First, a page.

• Alligator switch, cable and connectors
  • 2 pliers
  • Metallic paper clips (uncoated)
  • Sanitary silicone
  • Small candle or small piece of large candle
  • 2 bolts, 4 washers and 8 nuts (4 of them “security”). The diameter must be greater than or equal to 4 mm
  • Plastic adhesive / hot glue gun
  • Work gloves
  • Hand Drill and Metal Drill Bits
  • Cork
  • Adult supervision

Steps to follow

  1. Find an airtight glass jar (if it’s not airtight, it won’t work).
  2. Mark and drill the position of the holes for the cork pieces in the lid of the jar . Make sure that they are well separated from each other and that they are not too big.
  3. Divide the cork stopper in half and drill the hole that will guide the screws in each piece . Important note: try to drill them with a smaller diameter so that the screws are tight . Now you can insert the corks into the holes in the lid and seal them with hot melt glue or sanitary silicone.
  4. Strip, braid, and wrap a piece of wire around the head of each of the screws . If someone who knows helps you, you can solder them for a more firm joint. If not, leave them rolled up. Then, screw them onto the cork pieces on the lid of the jar.
  5. Now remove the lead from the pencil carefully , so as not to break it or hurt yourself. Important: Wear gloves! They are essential both to protect you and to avoid impregnating the lead with grease with your fingers.
  6. Attach the lead to the screws. To do this, you can use the metal piece of two creams and a piece of wire or a paper clip. If you don’t have it, you can also use bare and braided cable (and, don’t forget, do it with your gloves on).
  7. Carefully run a lighter flame through the mine to burn off any debris that may be on the surface.
  8. Glue a small piece of candle to the bottom of the jar . Turn it on and carefully close the entire set.
  9. Once the candle goes out and the jar is cool … your bulb is ready to use!
  10. Connect the screw heads on the jar lid to the switch and to the battery using the alligator clip leads.

Via | Discovering The Light. Fun optics experiments. Coordinator María Viñas Peña. CSIC / Cataract

Photo : Underwood Archives Getty Images

Note : the steps and materials are very similar as you can see in this video for inspiration.

13. CREATE MICROLENSES ON YOUR MOBILE SCREEN!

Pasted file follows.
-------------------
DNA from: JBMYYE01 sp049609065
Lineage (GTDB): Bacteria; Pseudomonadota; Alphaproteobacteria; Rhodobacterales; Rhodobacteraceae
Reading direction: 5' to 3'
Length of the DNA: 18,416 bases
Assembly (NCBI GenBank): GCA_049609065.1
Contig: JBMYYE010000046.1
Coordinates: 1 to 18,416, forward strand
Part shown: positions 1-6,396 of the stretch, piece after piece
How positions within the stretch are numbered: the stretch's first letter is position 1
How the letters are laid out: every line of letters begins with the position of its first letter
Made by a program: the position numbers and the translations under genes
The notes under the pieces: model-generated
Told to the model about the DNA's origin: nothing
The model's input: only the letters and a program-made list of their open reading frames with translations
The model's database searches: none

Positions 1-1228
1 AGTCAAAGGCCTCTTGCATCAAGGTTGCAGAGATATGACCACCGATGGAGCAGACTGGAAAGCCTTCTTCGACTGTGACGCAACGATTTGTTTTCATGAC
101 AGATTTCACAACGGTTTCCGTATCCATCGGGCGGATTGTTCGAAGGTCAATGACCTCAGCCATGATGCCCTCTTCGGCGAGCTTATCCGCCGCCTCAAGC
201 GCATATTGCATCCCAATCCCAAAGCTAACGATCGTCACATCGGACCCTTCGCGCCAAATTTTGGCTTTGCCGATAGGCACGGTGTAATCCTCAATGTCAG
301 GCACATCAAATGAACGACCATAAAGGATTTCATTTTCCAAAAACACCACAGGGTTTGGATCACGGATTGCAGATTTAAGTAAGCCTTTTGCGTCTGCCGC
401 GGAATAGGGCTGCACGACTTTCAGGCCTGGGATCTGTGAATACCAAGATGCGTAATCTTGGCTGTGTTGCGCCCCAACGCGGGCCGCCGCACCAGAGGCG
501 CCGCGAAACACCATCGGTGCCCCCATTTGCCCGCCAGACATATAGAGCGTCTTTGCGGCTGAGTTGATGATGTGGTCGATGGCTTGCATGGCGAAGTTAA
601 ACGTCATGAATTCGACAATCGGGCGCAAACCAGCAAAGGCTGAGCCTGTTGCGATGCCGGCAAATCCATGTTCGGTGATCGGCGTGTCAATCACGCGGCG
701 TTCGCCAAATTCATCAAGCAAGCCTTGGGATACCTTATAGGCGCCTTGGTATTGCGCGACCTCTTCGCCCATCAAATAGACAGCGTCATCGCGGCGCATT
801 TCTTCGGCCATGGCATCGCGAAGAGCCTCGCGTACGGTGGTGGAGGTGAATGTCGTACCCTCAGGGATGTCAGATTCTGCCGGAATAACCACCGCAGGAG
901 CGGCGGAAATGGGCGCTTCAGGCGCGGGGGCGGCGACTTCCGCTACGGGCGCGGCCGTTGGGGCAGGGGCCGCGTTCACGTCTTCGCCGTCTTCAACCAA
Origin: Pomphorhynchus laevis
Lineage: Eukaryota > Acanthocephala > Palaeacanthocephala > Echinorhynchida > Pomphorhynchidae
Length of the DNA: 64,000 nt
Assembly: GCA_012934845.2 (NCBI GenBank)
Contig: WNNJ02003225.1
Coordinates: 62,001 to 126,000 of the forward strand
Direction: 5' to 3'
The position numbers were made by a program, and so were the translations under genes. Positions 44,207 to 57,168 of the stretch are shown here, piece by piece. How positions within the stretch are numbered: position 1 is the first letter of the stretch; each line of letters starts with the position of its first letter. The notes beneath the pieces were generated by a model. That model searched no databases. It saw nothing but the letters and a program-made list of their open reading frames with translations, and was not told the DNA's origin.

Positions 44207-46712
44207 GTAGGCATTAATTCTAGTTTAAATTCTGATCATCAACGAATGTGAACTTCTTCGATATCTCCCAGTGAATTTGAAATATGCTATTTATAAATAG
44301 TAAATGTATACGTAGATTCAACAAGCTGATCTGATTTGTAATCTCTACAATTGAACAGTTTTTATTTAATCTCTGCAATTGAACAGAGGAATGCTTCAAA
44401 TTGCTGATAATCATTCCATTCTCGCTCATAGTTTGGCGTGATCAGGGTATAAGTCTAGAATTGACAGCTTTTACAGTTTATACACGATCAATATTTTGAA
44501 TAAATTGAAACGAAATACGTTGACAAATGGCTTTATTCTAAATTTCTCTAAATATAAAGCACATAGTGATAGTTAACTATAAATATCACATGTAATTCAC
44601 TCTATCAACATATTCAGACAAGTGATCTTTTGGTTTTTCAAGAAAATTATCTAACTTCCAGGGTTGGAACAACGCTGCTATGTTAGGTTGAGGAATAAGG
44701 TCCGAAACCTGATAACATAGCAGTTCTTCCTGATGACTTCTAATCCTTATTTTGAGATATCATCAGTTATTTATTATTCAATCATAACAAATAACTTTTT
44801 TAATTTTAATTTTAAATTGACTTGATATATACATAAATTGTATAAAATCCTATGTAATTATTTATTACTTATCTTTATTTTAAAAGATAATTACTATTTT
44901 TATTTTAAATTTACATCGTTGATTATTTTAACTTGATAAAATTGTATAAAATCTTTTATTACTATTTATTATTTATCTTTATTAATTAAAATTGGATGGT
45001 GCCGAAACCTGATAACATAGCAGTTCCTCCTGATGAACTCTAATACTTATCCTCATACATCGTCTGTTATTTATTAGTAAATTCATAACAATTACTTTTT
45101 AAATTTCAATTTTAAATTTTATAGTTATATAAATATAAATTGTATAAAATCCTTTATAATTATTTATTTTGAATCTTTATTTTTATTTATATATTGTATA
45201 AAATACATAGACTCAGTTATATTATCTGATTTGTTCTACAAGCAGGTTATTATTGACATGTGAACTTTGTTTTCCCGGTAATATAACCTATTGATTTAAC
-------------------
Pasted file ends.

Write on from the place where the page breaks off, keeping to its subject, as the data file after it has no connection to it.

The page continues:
Mobile screen with water drops martin-dmGetty Images

Because it’s fun

We are going to create liquid water lenses to observe the pixels on the mobile screen.

Teaches

The drops of water on a screen act as lenses that allow you to visualize the light-emitting pixels of a screen of a mobile, tablet, etc.

What do you need

  • Water
  • Water sprayer
  • Mobile phone or tablet (if it is old and you do not use it too much, much better, since we are going to get it wet)
  • Adult supervision

Steps to follow

  1. Important! Water can damage the electronic device you use, so try to use small amounts of water . You can use a spray bottle for this, and avoid getting the headset wet.
  2. Spray some water on the unlocked screen and with a luminous wallpaper.
  3. If the drops are too big, quickly move the mobile horizontally while blowing the screen .
  4. Notice that in the places where the small droplets are, the colors green, blue and red appear . If the droplet is small enough, you will distinguish that these colors are grouped in different squares, each one occupying a rear rectangular part .

Via | Discovering The Light. Fun optics experiments. Coordinator María Viñas Peña. CSIC / Cataract

Photo : martin-dm Getty Images

14. BUILD GALILEO’S TELESCOPE!

Boy with homemade telescope

Because it’s fun

Let’s become little astronomers!

Teaches

With some cardboard tubes and a pair of lenses we are going to build a refracting telescope in the style of Galileo to be able to observe distant objects in much more detail.

What do you need

  • A small concave lens
  • A large convex lens
  • Recycling cardboard tubes
  • Glue
  • Felt strips
  • Rule
  • Scissors and cutter